Prabowo was discharged from the army in 1998, following allegations of human rights abuses. He was accused of kidnapping political activists.

Human price of wildlife success story

India has done an exemplary job in handling a difficult task: saving the tiger.

Fifty years ago, the country had fewer than 300 of the big cats. At that time, then-prime minister Indira Gandhi launched a rejuvenation plan called Project Tiger; now the number has reached more than 3,000.

A story in Singapore’s The Straits Times said in the same time the tiger had become functionally extinct in Vietnam, Laos and Cambodia.

But in India there seemed to be an increase in human-wildlife encounters. “In just one state in the west, Maharashtra, official date showed 39 people were killed in human-wildlife incidents in 2019,” the article said.

“Just three years later, in 2022, that number had leapt to 105. The majority of deaths were from encounters with tigers.”

The article, written by distinguished journalist Nirmal Ghosh, who is also a trustee of a tiger reserve foundation, said success in increasing tiger numbers had come at a price.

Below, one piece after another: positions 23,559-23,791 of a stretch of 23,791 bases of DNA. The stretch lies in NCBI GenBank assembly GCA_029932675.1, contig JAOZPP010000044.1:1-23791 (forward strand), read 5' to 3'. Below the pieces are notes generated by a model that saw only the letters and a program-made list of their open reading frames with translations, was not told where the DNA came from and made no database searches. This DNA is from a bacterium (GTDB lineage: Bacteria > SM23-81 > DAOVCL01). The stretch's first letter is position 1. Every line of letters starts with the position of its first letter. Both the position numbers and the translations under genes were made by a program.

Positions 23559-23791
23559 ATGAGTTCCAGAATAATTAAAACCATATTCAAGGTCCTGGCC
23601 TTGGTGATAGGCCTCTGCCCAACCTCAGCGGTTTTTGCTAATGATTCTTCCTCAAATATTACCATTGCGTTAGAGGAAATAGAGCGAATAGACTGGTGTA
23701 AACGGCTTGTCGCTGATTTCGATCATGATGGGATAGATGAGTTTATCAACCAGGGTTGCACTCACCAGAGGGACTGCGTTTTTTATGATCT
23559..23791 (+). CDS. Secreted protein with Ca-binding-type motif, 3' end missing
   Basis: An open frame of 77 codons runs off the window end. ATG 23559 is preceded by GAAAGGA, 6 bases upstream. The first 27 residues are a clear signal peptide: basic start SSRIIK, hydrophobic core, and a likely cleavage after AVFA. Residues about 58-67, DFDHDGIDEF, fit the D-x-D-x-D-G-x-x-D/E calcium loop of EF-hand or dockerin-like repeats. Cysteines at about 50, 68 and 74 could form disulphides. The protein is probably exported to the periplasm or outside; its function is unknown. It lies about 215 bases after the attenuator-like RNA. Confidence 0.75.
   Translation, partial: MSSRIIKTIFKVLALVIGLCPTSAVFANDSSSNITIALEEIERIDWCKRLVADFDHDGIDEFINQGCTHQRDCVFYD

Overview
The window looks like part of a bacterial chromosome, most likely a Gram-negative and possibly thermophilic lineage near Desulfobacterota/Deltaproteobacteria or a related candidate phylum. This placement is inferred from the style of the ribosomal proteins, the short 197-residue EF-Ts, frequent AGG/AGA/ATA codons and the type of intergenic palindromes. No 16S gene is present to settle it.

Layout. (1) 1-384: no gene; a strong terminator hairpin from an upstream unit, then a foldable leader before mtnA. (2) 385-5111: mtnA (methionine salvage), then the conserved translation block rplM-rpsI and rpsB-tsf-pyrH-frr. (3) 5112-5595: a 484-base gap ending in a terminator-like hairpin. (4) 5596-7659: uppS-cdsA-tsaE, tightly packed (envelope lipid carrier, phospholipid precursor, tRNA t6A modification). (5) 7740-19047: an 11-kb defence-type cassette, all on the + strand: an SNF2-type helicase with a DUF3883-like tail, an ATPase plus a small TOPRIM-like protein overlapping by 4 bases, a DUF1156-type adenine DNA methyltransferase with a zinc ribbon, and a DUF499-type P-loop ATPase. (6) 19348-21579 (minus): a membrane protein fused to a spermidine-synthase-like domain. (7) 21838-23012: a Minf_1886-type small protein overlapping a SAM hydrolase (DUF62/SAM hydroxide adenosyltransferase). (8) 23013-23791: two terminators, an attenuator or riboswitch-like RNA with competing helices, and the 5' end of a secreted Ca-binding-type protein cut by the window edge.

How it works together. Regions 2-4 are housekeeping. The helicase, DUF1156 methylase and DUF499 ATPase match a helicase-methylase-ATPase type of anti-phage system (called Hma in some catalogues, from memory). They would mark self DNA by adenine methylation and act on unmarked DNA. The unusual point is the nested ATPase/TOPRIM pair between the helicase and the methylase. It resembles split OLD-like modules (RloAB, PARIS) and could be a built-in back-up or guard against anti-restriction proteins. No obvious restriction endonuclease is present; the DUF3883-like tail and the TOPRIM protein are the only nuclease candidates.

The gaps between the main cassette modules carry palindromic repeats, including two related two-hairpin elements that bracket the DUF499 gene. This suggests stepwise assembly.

“While tiger tourism has burgeoned into a multimillion-dollar industry, local people on the fringes of tiger habitats have seen little benefit,” he wrote.

“Poverty remains widespread. There is nothing particularly romantic about living in the wilderness and… residents often must rely on the jungle both as a source of fuel and as a toilet, risking encounters with wildlife.”

Ghosh said better habitat management, including restoring degraded forests, was necessary.

He rejected hunting as a solution. “Opening up hunting in India will reverse one of the world’s greatest success stories in wildlife conservation,” he said.

“It will also be a surrender to our most craven instincts, reducing a revered and totemic species to the thrill-seeking whims of a few.”